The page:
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# The Song of the Martingale May be A Gambler's Siren Call

23 July 1996

Every gambling aficionado has heard, read, or dreamed about betting strategies that somehow carve an advantage for the player out of games where the casino normally has an edge. A plethora of specific approaches has been proposed over the ages, although all tend to focus around a few familiar mathematical forms.

Options are especially rich on table games because bets can be varied over wide limits. One method that surfaces regularly is the Martingale geometric progression in which bets are doubled after every loss and returned to the original wager after every win. A less extreme example is the d'Alembert arithmetic progression in which bets are raised a fixed amount after every loss and lowered an equal increment after every win. The Labouchère cancellation procedure is similar, but has an aura of authenticity because it's more complicated. A fourth illustration is the Kelly proportional criterion in which bet size depends on the player's current bankroll and the probability of winning.

The slots afford less flexibility because betting spreads on machines are limited and players may hesitate to drop fewer than the maximum number of coins for fear of sacrificing opportunities for bonus jackpots. One strategy appropriate for slots as well as tables, however, involves making bets of constant size and terminating play after exceeding and dropping back to a target profit, experiencing a reasonable upswing - perhaps a dollar amount or a percentage recovery from a deep hole, or reaching a predetermined loss limit.

The bad news is that no wagering scheme can change the laws of mathematics; if the house has an inherent edge, players have negative expectations regardless of betting strategy. The good news is that betting strategies can affect the likelihood you'll be ahead or behind by any specified amounts after some number of plays; they therefore influence the probability you'll be in a position to quit as a winner within a designated time frame.

These two statements aren't mutually-exclusive. Negative expectation implies an average loss after extended play due to house advantage. But the statistical fluctuation and skewness characteristic of each game can be more significant than the edge for individual players during any particular session, pushing solid citizens way ahead or far behind the theoretical average. And these factors can be amplified or attenuated by betting strategy.

Casino players, deliberately or intuitively, often use positive betting strategies. These bias sessions toward high probabilities of small wins and low probabilities of large losses.

To understand what this means, say a player uses a Martingale progression on flat "don't pass" bets at craps, starting with \$5. If a shooter makes eight straight passes, the sequence of bets is \$5, \$10, \$20, \$40, \$80, \$160, \$320, \$640, \$1280. By the eighth bet, the player has lost the sum of the first seven wagers - \$1275. The next wager is \$1280, implying a bankroll at least \$2555 and a casino willing to book bets over \$1000 at a table with a \$5 minimum. Winning on or before nine such bets has a high probability, over 997 out of 1000, and yields a \$5 profit. Losing all nine and stopping because the well is dry or the house won't accept the next bet, \$2560, has a correspondingly low probability, under three out of 1000. But it costs the player \$2555.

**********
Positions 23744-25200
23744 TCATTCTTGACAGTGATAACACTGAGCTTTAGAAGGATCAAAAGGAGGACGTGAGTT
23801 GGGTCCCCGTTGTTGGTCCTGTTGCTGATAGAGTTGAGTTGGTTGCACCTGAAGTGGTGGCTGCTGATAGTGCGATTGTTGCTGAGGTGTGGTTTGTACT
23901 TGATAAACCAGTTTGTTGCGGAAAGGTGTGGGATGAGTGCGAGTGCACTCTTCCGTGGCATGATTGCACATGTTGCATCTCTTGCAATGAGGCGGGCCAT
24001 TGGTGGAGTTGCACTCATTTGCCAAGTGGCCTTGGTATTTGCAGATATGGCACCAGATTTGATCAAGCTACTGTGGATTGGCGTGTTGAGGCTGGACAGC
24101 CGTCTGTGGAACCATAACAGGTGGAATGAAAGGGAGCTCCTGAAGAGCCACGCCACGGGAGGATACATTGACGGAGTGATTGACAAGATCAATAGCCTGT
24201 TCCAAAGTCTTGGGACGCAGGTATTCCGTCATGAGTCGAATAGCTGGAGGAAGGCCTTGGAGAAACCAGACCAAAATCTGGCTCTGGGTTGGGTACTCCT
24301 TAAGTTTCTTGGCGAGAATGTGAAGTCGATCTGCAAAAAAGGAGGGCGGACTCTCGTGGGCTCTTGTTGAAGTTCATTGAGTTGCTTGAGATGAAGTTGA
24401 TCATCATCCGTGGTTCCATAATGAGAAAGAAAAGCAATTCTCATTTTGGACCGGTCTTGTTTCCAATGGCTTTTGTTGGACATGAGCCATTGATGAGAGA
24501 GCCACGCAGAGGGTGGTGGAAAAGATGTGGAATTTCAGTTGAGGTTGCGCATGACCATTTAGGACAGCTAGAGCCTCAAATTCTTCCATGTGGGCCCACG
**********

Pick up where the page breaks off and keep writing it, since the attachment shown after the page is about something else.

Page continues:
Negative betting strategies are also possible, typically with wagers increased after wins and decreased after losses. These tend to yield occasional large payouts and numerous small losses. Gamblers eager to use their mad money for a shot at a big score often find these approaches attractive. They're especially common among the hot shots at the slots, but are also sometimes used by aggressive pressers at the tables.

Sumner A Ingmark, noted poet of the punting pits, had this to say about betting strategies:

Many small wins and a few big losses,
Or the other way around,
Both are the same to casino bosses,
Whose net revenues are sound.

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Alan Krigman

Alan Krigman was a weekly syndicated newspaper gaming columnist and Editor & Publisher of Winning Ways, a monthly newsletter for casino aficionados. His columns focused on gambling probability and statistics. He passed away in October, 2013.
Alan Krigman
Alan Krigman was a weekly syndicated newspaper gaming columnist and Editor & Publisher of Winning Ways, a monthly newsletter for casino aficionados. His columns focused on gambling probability and statistics. He passed away in October, 2013.